Awakening to Truth through A Course in Miracles

Truth needs no interpretation, because it needs no defense (T-17.IV.10:2). It is one without another, perfect in its simplicity (T-26.III.1:8).

That’s the suggestion A Course in Miracles makes. In truth there is no choice, because there is nothing to choose between (T-26.III.1:10). Thus there is no conflict anywhere in the system. That’s not the way we live right now – eternally happy and always at peace. But it was once, and it will be again.

That, too, is a suggestion the Course makes.

For now, ensconced in bodies beholden to a world in which uncertainty is the law and the death the certain end, what the truth is is not really our concern. It’s like we want to travel to Boston but the car is broken. First we have to fix the car, or find another way to travel. Boston will be there.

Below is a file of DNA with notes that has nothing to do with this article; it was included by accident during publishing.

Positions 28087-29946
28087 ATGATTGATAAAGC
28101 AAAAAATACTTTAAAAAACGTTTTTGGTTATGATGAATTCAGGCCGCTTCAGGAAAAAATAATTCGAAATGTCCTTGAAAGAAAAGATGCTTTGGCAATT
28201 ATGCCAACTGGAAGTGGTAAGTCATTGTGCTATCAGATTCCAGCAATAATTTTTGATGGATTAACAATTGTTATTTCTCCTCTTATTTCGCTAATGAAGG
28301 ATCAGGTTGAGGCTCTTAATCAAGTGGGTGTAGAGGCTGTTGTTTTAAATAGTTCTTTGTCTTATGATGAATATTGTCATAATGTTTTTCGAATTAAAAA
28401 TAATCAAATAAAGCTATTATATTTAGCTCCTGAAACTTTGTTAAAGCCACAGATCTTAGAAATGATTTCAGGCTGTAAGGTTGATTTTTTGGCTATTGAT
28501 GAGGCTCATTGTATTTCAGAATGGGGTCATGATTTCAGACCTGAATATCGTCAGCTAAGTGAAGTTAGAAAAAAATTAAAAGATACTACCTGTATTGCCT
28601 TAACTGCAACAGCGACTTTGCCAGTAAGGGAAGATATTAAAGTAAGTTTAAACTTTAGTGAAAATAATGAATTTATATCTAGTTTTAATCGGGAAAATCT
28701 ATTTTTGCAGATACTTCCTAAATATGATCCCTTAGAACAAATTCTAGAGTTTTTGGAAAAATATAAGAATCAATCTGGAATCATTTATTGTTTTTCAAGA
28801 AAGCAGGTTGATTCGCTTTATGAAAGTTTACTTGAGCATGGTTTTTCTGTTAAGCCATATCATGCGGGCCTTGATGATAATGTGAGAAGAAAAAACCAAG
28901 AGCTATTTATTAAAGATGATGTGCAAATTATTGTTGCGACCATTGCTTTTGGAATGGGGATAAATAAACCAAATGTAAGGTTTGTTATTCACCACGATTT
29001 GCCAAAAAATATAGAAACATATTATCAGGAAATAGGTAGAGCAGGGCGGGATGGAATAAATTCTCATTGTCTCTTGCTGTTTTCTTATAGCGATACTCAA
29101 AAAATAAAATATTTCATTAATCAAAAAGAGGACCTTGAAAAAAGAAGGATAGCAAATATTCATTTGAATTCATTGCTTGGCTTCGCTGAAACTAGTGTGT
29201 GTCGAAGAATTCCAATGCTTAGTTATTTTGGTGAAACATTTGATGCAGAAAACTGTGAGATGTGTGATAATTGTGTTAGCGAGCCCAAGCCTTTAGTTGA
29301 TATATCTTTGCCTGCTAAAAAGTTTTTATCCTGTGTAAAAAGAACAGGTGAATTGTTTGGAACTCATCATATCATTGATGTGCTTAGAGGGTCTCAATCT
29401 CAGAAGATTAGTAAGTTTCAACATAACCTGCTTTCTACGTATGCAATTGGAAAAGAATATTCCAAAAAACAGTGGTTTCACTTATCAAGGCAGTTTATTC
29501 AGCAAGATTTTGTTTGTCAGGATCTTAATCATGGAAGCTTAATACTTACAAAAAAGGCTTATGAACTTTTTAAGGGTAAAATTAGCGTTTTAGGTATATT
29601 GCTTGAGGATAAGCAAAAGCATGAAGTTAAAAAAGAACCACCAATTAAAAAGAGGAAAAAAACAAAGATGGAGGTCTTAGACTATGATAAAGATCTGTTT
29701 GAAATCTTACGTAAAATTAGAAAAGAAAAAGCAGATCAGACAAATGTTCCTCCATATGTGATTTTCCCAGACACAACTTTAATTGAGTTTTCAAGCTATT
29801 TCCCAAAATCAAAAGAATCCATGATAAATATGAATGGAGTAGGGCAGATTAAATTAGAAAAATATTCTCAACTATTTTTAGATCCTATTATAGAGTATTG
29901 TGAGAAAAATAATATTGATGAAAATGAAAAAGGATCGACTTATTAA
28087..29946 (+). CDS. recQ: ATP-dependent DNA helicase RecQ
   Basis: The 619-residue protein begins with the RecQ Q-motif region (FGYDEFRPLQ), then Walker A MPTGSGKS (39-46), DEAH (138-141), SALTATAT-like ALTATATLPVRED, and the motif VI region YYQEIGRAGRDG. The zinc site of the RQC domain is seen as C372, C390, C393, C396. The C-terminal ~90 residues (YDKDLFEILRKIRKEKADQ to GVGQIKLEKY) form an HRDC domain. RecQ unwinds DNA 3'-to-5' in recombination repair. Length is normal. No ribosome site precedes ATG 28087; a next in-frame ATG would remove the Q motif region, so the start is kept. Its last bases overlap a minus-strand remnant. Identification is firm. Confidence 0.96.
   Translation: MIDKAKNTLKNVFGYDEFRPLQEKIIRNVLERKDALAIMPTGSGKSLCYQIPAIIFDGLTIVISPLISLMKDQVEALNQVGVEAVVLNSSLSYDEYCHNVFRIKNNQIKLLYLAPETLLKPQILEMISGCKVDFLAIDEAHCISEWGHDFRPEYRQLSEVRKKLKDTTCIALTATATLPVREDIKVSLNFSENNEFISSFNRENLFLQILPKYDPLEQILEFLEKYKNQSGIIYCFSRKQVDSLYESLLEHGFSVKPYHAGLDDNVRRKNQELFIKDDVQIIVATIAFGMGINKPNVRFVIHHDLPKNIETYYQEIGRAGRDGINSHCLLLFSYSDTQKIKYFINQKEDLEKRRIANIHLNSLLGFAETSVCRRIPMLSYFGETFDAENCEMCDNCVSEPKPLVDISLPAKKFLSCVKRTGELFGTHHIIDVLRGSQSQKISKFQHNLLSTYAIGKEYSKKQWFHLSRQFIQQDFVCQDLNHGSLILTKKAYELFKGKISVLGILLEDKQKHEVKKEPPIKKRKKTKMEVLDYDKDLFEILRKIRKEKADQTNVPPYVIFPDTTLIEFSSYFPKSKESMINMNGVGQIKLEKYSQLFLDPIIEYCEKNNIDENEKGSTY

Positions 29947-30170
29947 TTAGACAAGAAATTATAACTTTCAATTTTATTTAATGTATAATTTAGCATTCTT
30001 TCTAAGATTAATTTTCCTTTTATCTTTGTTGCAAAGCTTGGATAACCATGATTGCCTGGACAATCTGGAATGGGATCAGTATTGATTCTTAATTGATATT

In A Course in Miracles, the “way to travel” has to do with the interior guidance we follow for our living. We have two choices – the Holy Spirit and ego. The Course teaches us how to clearly discern between them and, based on that discernment, to make a decision to listen to one and not the other, so as to no longer be conflicted and torn.

Ego and the Holy Spirit have profoundly different teaching styles which produce very different outcomes. We are always listening to one or the other, and with a little practice, can notice their effects instantaneously. The Holy Spirit produces awareness of a calm and sustainable happiness that naturally gives itself away. It is in us but not of us (M-4.I.1:5).

The ego produces both possessiveness and defensiveness, always with a barely-manageable intensity. Happiness is a fleeting feeling we pursue and cling to, not a thing we are and thus effortlessly extend.